My week in review.
I had a guy bring his laptop (Win 10) because he couldn't get Chrome to open. I tried opening it through both the taskbar and desktop icon. Also went to program folder and tried to open it that way. It just wouldn't open. So I decided to reinstall it. Did not work. So I decided to reinstall it again only this time I uninstalled the version that was on there first.
When I'm uninstalling problem programs I like to use Advanceduninstaller - www.iobit.com/en/advanceduninstaller.php
Be sure to uncheck the install Advanced System Care option on the install screen if you don't want that program installed.
So I ran the uninstaller, then did the powerscan to get rid of any leftover bits and finally went to https://www.google.com/chrome/ and downloaded and reinstalled Chrome. That did the trick.
Then a couple wanted me to look at their Win 7 laptop. They first claimed it couldn't go online but they had a more serious problem. Everything was extremely slow. You double click to open a program and it would open a few minutes later. The first thing I noticed was that they where using AVG from 2012 and Spybot was running in the background so I assumed it was a security program conflict and I slowly but surely uninstalled them both.
But it did not work. I managed to get the taskmanager open to see what might be hogging the memory or the CPU. They have 6 GB on a quad-core system. The CPU cycles where less than 1% and the memory use was constant at 1.6 GB - when you get the taskmanager open click on the Performance tab.
Tried System Restore, didn't work.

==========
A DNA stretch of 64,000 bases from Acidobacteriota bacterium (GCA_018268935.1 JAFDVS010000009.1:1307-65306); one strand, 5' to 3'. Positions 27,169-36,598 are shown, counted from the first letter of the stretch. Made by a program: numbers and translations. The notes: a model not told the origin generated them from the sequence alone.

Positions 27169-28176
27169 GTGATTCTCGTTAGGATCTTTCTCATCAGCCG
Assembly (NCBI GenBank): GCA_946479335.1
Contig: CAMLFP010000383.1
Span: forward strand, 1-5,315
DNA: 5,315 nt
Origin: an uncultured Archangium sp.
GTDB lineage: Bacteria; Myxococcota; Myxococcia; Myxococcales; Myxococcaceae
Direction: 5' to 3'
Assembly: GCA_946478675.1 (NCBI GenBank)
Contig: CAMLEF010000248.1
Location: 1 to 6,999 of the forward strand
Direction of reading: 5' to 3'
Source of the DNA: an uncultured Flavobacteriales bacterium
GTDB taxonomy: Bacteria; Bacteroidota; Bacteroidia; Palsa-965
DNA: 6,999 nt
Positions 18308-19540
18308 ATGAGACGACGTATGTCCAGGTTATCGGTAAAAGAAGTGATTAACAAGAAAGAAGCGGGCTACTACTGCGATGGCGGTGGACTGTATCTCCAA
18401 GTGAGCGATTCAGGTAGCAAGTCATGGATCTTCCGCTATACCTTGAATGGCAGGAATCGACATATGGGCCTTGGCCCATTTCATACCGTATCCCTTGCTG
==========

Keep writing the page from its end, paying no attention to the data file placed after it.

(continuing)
So onto next option. Checking the hard drive and then memory. Everything checked out fine. Then I decided to use a procedure that I wrote about before. Replace potential corrupted registration database. https://davescomputertips.com/how-to-fix-a-corrupted-registration-database-that-stops-a-computer-from-booting/
or here: Feb62011.html
But that bought about a BSOD with the error message CRITICAL_SERVICE_FAILED. So I had to reverse that. That's why it's important to back up those files and not just delete them. After a couple hours trying to figure this thing out I was planning on trying a factory reset or reinstall Windows (they had the DVD). But I decided to try one more thing first, go into the Event Viewer and see if I can isolate the file or program causing the problem.
note: all screen shots are from my system nor theirs.
So; Start > Control Panel > Administrative Tools > Event Viewer. I noticed a number of different files with errors associated with this account and then it struck me. One more thing I can try, create a new account and move their pictures and whatever over to the new account. I created a new account, booted out of the old into the new and everything is working just fine.
Finally a guy bought me two laptops to reset. Both where Compaq's so I assumed this would be easy and you know what they say when you ASS U ME something. To reset a Compaq you usually keep pressing the F11 key while starting it up and you'll get taken to the Restore Factory Settings Options.
If you want to reset another brand of laptop read here: http://www.pcadvisor.co.uk/how-to/laptop/factory-reset-laptop-image-3462995/
Basically here are the keycodes:
One laptop reset perfectly, no problems. The second, the reset option wouldn't work. I tried different key combinations, nothing. Sometimes you can start the reset process within Windows itself. On my Acer desktop I have a program called Acer eRecovery Management that allows me to start the reset from within Windows.
This laptop was originally Windows Vista upgraded to Windows 7 so I didn't expect any recovery software. And I ws right. So I just created a new account, deleted everything from the old one, and finally deleted the system restore points so that if a new user had to use system restore they would not end up with someone elses account information back on the system. I don't know for sure but I assumed they where going to sell them.
My week in review.